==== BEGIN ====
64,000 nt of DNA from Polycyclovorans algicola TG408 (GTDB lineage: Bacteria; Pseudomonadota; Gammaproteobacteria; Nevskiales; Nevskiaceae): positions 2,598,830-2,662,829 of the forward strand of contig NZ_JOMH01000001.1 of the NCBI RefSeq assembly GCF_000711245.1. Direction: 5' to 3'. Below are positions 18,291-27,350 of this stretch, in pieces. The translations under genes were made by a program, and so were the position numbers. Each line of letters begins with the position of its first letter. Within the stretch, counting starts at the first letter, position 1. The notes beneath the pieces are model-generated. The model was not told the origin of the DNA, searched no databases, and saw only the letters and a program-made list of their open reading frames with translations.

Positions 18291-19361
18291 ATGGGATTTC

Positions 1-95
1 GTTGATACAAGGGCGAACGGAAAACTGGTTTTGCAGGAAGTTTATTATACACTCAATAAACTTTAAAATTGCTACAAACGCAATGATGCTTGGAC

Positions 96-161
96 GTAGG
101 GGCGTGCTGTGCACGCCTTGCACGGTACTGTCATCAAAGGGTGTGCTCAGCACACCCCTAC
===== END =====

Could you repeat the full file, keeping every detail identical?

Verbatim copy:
64,000 nt of DNA from Polycyclovorans algicola TG408 (GTDB lineage: Bacteria; Pseudomonadota; Gammaproteobacteria; Nevskiales; Nevskiaceae): positions 2,598,830-2,662,829 of the forward strand of contig NZ_JOMH01000001.1 of the NCBI RefSeq assembly GCF_000711245.1. Direction: 5' to 3'. Below are positions 18,291-27,350 of this stretch, in pieces. The translations under genes were made by a program, and so were the position numbers. Each line of letters begins with the position of its first letter. Within the stretch, counting starts at the first letter, position 1. The notes beneath the pieces are model-generated. The model was not told the origin of the DNA, searched no databases, and saw only the letters and a program-made list of their open reading frames with translations.

Positions 18291-19361
18291 ATGGGATTTC

Positions 1-95
1 GTTGATACAAGGGCGAACGGAAAACTGGTTTTGCAGGAAGTTTATTATACACTCAATAAACTTTAAAATTGCTACAAACGCAATGATGCTTGGAC

Positions 96-161
96 GTAGG
101 GGCGTGCTGTGCACGCCTTGCACGGTACTGTCATCAAAGGGTGTGCTCAGCACACCCCTAC